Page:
Of all the rappers interviewed by hip hop columnist Darcy MacDonald for Cult MTL, Houston YouTube star RiFF RAFF was perhaps the most honest and revealing, the way eccentric artists who are fresh to fame can be. Thanks again to George Blott for the original illustration.
RiFF RAFF is of his time, and as far as he’s concerned, the stopwatch ain’t even ticking yet, despite somewhere close to 25 million accumulated YouTube hits and enough hate to put his original channel outta business.
Performing in Laval tonight, the over-the-top, corn-rowed, gold-grilled freestyle impresario is actually closer to Earth than I would have guessed.
Ahead of a stellar show at Café Campus at the end of September, Erik Leijon spoke to Scotland’s breakout band of the year, whose self-titled debut LP appeared on two of Cult MTL‘s music critics’ Best Albums of 2012 lists.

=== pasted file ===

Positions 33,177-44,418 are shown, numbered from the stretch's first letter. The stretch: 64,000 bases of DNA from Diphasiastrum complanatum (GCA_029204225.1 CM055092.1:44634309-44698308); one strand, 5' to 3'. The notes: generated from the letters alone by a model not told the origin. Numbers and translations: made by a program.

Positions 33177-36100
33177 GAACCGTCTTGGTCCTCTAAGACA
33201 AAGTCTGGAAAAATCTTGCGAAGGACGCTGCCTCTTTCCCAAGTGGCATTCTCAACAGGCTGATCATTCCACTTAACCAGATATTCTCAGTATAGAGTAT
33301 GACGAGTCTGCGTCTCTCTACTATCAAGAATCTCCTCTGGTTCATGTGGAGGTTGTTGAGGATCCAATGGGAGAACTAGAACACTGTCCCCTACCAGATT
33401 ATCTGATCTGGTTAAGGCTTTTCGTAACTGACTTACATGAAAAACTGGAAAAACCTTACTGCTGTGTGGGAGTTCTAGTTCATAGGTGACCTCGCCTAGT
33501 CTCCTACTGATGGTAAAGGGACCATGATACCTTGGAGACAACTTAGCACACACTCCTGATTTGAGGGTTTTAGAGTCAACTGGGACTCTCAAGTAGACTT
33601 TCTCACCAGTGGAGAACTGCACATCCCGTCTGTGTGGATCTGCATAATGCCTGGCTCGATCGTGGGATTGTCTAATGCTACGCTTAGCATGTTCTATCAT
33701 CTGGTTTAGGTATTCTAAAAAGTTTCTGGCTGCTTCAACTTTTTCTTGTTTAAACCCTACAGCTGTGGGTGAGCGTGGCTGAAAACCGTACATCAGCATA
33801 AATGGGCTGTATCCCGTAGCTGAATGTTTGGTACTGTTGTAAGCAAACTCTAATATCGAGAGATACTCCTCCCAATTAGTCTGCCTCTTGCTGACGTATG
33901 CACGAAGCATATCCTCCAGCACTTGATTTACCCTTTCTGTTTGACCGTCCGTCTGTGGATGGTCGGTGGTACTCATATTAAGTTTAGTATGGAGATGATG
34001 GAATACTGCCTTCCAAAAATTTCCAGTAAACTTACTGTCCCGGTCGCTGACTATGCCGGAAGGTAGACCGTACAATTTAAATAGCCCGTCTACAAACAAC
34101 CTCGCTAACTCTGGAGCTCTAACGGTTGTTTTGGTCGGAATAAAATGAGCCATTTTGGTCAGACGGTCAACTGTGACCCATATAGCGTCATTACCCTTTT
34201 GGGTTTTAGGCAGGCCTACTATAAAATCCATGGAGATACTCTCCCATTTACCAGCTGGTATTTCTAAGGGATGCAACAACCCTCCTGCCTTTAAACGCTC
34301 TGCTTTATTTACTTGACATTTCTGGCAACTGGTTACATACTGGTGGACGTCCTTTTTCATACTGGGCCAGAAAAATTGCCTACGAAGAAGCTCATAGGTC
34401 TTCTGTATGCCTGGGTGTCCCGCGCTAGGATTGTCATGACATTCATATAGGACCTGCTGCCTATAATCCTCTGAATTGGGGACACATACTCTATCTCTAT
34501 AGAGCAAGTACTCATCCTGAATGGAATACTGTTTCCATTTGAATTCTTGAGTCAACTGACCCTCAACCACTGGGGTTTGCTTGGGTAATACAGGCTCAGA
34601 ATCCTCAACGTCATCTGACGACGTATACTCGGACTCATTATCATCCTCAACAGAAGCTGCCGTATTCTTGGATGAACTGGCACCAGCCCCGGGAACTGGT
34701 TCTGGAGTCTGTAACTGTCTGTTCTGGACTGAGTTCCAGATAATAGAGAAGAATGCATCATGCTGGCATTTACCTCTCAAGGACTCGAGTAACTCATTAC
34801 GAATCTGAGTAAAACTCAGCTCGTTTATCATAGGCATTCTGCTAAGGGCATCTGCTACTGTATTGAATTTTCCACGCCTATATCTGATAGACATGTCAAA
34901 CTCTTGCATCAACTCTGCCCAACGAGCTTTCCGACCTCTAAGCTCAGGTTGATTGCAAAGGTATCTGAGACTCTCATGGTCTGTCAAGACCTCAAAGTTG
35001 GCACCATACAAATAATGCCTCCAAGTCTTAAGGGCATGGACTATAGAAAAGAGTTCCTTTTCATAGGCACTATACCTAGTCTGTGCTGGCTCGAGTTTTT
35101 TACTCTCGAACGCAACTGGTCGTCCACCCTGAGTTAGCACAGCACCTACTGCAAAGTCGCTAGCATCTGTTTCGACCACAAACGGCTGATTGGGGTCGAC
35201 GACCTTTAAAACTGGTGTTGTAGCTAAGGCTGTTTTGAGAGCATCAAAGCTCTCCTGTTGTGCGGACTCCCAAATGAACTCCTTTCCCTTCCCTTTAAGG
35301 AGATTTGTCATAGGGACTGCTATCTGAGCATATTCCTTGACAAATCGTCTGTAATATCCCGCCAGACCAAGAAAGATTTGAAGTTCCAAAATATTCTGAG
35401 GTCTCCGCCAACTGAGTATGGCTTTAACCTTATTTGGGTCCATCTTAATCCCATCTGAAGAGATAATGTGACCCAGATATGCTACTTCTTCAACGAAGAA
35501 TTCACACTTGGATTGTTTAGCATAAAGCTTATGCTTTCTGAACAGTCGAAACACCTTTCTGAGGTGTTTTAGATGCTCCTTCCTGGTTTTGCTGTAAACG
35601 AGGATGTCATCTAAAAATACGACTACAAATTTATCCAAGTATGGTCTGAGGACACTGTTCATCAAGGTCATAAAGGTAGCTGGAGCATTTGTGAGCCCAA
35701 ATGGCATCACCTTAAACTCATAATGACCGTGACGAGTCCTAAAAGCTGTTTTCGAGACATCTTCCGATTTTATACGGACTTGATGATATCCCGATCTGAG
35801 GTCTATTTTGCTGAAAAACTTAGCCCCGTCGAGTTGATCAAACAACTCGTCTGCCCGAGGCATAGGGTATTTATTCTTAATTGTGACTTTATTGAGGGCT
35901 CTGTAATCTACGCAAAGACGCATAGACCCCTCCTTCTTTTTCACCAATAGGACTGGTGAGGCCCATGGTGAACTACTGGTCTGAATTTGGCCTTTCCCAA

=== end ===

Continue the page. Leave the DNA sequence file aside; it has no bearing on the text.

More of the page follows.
Once a bastion for generation-defining rock music, the U.K.’s vast grazing fields have produced a paltry yield in recent years (feel free to blame Britpop nostalgia and Simon Cowell for that). Then again, Mercury Prize-nominated Scottish quartet Django Django would sound weird in any era.
Lee Fields love to talk, as Lorraine Carpenter discovered back in September, a couple of weeks before the old-school soul man slayed the crowd at Cabaret du Mile End. It was one of those very rare first-time conversations that was substantial, entertaining and emotionally volatile.
“It’s a beautiful thing,” says Lee Fields, frequently. And why not? The extraordinary singer and performer has been doing what he loves for most of his life, and while his contemporaries are either retired or on the comeback circuit, he’s at the top of his game.